> to *stop* someone taking it and using it in a proprietary media, and
> instead
> encouraging people to "give something back" by making their re-use
> re-useable? Or am I just tilting at windmills?
> Phil
> On 2 June 2010 21:58, Frederik Ramm <frederik at remote.org> wrote:
>> Phil,
>> Phil Monger wrote:
>> > It's a new cycle book for London, with routes, etc. Pretty standard
>> > fare. The problem? All the maps inside are blatant OSM copies (Mapnik,
>> I
>> > assume) with route overlays posted. Now this wouldn't be a problem,
>> > obviously, except they are way WAY outside of CC-BY-SA.
>> A general rule of thumb is, try not to get over-excited about these
>> things. In most cases they really happen out of negligence.
>> > None of the maps have *any* accreditation back to OSM on them. The only
>> > place OSM is mentioned it on the very last page, very last line, where
>> > it says "All other maps by Steve Dew using base maps by OpenStreetMap"
>> ... which is already better than other uses we've seen.
>> I think the already-quoted approach by TomH
>> http://compton.nu/2010/05/how-not-to-credit-openstreetmap/
>> was very sensible, and calm, and worked well. In the long run we might
>> even have a fleshed-out data working group (i.e. more than the odd bunch
>> of already-overworked people we currently are) to take on such cases,
>> like Steve suggested in his latest comment.
>> Interestingly, if you read the comment section of Tom's post, there's a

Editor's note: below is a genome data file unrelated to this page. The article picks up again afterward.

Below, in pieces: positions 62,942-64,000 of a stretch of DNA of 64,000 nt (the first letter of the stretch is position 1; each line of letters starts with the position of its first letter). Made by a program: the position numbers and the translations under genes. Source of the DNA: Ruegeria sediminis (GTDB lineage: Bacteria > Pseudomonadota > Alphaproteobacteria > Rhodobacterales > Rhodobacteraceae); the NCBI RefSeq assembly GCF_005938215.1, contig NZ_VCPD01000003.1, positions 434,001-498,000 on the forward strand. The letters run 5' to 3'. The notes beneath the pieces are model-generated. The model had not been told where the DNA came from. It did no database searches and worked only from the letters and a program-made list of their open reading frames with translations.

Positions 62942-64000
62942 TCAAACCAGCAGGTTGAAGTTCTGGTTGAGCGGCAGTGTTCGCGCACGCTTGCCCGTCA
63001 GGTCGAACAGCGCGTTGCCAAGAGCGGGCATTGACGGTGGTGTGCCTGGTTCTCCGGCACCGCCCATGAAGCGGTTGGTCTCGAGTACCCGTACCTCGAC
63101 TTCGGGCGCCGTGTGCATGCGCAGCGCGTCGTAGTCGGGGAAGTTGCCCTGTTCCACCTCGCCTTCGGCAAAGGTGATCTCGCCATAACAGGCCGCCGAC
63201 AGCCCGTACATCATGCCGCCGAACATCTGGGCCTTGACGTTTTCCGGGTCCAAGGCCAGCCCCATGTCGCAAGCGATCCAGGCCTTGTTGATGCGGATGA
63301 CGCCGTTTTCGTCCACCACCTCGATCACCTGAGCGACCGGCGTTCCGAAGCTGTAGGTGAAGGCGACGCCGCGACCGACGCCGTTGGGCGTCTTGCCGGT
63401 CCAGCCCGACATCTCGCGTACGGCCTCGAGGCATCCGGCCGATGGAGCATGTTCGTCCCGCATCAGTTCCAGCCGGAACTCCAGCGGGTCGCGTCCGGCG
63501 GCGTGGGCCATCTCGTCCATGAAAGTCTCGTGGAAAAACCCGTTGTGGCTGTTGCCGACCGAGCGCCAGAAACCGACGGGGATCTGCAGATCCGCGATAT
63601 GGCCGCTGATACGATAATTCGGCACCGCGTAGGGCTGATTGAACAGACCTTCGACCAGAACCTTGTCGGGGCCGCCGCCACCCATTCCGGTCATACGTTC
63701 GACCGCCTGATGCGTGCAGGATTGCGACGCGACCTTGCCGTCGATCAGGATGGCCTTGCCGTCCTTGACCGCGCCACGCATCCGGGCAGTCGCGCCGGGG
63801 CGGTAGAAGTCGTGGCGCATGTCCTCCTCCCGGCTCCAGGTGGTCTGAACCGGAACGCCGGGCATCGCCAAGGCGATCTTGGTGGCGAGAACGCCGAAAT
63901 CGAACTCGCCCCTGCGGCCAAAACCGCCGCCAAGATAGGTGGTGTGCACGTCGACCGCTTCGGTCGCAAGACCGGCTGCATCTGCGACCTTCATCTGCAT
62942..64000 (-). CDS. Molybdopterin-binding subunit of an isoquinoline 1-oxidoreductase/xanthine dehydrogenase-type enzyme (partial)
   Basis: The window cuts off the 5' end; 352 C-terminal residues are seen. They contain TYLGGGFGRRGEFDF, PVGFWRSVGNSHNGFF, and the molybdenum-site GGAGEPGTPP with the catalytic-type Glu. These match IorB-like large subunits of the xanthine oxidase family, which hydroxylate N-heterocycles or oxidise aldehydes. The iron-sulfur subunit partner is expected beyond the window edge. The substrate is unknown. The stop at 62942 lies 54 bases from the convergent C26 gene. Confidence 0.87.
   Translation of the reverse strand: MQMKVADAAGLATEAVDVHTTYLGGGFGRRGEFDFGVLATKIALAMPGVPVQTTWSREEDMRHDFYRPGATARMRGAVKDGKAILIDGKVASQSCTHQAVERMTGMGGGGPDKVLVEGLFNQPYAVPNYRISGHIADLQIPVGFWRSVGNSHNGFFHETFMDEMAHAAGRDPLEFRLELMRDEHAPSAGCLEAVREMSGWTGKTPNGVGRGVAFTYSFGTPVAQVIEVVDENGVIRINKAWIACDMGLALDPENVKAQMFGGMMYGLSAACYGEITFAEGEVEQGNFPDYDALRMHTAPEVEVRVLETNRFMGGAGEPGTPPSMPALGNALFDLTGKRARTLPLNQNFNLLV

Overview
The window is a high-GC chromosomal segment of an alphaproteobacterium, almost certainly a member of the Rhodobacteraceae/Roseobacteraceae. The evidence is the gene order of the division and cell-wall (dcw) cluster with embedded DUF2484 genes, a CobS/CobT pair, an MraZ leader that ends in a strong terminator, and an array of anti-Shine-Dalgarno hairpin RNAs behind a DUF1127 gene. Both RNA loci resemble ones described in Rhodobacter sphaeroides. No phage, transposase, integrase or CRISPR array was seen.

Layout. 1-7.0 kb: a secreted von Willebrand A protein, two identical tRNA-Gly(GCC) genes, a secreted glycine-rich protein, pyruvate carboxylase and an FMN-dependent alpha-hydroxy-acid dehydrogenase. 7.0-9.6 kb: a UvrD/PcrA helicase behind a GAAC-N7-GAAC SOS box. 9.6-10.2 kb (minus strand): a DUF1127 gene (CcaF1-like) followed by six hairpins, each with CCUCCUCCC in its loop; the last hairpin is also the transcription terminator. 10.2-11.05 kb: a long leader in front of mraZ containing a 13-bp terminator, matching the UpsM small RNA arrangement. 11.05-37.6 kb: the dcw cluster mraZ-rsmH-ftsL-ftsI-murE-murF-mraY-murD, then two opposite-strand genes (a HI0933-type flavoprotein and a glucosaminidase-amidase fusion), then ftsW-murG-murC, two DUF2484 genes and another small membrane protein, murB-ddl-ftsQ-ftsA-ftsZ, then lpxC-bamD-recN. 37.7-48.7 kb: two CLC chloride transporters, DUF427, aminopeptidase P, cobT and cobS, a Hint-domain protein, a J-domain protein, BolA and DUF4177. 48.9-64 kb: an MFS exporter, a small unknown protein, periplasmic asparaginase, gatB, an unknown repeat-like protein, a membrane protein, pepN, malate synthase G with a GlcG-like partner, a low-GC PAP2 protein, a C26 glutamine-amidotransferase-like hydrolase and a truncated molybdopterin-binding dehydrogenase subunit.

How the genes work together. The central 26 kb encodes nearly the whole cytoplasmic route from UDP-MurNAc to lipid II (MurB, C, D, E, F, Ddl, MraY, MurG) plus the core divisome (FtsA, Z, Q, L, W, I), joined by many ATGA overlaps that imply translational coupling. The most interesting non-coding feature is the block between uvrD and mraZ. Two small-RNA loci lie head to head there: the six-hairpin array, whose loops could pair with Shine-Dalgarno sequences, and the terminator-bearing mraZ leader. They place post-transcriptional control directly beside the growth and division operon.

>> comment by one John Gilmore who is of the opinion that a book using some
>> CC-BY-SA maps must be completely CC-BY-SA, an idea which I do not share
>> - I think the book is a collected work where only the maps have to be
>> shared.
>> The OSM book that I have written has a lot of maps as well, and they are
>> not always individually credited; but somewhere in the first few pages
>> where it says that all this is copyrighted and you'll get shot if you
>> disobey, I added an extra passage saying "This does not apply to the
>> maps in this book which are from OpenStreetMap and licensed CC-BY-SA".
>> > Ironically, it doesn't list OSM or OCM as "useful resources" for
>> > cyclists ... I wonder why?
>> This is really strange. I mean if OSM was useful enough to create the
>> maps from...
>> > I assume this hasn't been cleared and 'waived' by someone at OSM? Where
>> > can we go from here?
>> The only people who could "clear" something in that way, at least for
>> now, is the community of all individuals who have contributed to these
>> maps.
>> > I have an urge to go start flogging scanned copies and claim .. "but
>> > surely as a derivative work this is also a work released under
>> > CC-BY-SA?" if that's what it takes to stop corporations like New
>> Holland
>> > from pilfering work like this.
>> As I said, I would be quite cross if someone were to distribute scanned
>> copies of my book because I don't believe that depicting OSM maps in it
>> makes the whole thing derived.
>> But it is an interesting question - if someone violates CC-BY-SA by
>> taking OSM data and releasing it under his copyright, and you then
>> violate his license by simply taking the stuff and distributing it
>> CC-BY-SA, can he sue you? Can you be jailed for stealing from a thief?
>> Probably depends on jurisdiction.
>> Bye
>> Frederik
>> --
>> Frederik Ramm  ##  eMail frederik at remote.org  ##  N49°00'09" E008°23'33"